Field Trip to Big Island Woods (Cooper’s Island) Coming Up

Hackberry, a frequent canopy tree at Big Island Woods. Photograph by Richard Brewer.

Saturday 24 April I’m leading a field trip to the Big Island Woods, also referred to as Cooper’s Island.  It’s a trip for the Kalamazoo Wild Ones chapter.

“Big Island Woods” refers to an “island” of forest in the middle of Prairie Ronde, southwest Michigan’s largest mesic (tall-grass) prairie. The village of Schoolcraft was founded just east of the Island.  Of the Island’s original 300 acres or more, about 20 acres now remain.  The site is probably the natural area in southwest Michigan most worthy of permanent protection, for its combination of ecological, botanical, and historic values.

Historically, Prairie Ronde and the Big Island are interesting because of their connection with the earliest settlers in Kalamazoo County (such as Bazel Harrison), with James Fenimore Cooper (whence “Cooper’s Island”), and with Clarence and Florence Hanes, authors of The Flora of Kalamazoo County.

Ecologically, the remnant of the Big Island that survives is of interest because of its unusual species composition, its similarity to prairie groves of Illinois, and several rare plant species.  The forest could perhaps be called wet mesic and has a diverse canopy, despite a windstorm about ten years ago that blew down many large trees.

Probably the most unusual plant species is the white trout lily, known from only one other site in Kalamazoo County.  Two other rare plants are the trees Ohio buckeye and blue ash.  There are, in addition, many other plants of mesic forest and southern swamp forest, including a relatively rich complement of spring ephemerals.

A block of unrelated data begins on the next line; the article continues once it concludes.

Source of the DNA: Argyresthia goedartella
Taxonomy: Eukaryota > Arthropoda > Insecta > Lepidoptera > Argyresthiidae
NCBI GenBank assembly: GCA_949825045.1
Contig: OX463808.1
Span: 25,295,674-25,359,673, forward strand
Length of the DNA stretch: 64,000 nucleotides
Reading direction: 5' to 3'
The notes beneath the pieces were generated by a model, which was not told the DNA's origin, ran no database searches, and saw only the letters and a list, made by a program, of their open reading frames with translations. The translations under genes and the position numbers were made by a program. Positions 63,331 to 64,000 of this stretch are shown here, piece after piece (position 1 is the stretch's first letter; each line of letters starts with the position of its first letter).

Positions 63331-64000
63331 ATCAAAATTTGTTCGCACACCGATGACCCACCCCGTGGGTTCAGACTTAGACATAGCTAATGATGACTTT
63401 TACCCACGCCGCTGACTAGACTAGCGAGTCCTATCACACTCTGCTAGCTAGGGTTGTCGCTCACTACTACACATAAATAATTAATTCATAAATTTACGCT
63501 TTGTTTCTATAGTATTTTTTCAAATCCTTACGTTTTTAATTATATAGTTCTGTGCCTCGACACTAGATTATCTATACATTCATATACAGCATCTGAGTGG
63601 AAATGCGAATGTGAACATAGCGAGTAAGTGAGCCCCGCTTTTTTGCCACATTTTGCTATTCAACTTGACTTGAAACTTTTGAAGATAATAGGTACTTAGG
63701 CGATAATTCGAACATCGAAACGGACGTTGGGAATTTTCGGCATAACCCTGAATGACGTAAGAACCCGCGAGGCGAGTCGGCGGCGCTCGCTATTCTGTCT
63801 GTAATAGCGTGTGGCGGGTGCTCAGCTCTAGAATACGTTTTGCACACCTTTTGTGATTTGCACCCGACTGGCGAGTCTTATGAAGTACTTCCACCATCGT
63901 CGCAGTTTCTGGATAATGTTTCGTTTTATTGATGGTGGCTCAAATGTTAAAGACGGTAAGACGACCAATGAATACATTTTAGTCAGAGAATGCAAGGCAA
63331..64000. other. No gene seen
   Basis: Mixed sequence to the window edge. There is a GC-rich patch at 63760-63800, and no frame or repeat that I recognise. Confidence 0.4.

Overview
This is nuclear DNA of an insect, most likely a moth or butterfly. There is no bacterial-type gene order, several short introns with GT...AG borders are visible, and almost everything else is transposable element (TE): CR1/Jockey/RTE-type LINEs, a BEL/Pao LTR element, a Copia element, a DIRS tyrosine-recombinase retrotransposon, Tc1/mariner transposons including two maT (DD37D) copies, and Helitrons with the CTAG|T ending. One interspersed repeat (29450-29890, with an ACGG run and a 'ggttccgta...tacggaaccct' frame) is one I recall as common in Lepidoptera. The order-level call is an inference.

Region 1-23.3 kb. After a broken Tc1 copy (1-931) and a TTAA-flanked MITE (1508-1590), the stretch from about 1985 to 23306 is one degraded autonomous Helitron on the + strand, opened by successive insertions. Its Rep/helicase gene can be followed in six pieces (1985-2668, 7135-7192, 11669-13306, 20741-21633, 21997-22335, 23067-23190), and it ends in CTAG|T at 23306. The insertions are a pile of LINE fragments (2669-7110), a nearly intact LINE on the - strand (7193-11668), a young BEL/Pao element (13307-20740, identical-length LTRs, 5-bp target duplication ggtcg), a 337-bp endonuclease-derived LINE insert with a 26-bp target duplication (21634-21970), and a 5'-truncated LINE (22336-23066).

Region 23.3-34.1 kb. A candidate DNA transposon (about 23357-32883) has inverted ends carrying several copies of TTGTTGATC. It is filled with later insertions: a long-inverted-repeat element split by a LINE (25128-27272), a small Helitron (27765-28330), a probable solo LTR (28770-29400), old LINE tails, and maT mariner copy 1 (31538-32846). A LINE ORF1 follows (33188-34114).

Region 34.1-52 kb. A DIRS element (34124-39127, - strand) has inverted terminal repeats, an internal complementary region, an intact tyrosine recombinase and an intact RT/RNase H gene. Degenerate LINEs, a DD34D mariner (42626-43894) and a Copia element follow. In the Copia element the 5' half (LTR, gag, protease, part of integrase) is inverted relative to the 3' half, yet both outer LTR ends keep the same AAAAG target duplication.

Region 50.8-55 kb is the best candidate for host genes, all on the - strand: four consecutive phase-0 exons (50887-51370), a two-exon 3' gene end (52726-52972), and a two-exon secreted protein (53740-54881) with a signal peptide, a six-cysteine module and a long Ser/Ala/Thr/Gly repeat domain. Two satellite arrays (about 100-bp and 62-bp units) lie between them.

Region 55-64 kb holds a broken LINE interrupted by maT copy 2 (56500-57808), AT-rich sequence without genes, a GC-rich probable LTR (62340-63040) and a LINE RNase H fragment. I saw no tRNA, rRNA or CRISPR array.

Red-berried elder in bud, early April, at Big Island Woods. Photograph by Richard Brewer.

Down trunks and woody debris from the wind storm about a decade ago make travel somewhat difficult in some parts of the woods.

Relatively little work has been done on the biota other than plants.  However, as a wooded island surrounded by agricultural fields and village streets, it could be an important stopover site for migratory  birds.  In less than two afternoon hours on 11 May 1996 three observers found 42 bird species including 14 species of warblers.

The trip will leave from the I-94 car-pool parking lot at Oakland Drive, Kalamazoo, at 9:15 AM Saturday.  Because parking at the field trip site is limited to about five cars, car-pooling is essential.  The field trip will conclude about noon.

Later on, after the trip, I’ll try to write something about what we saw and talked about at Cooper’s Island.

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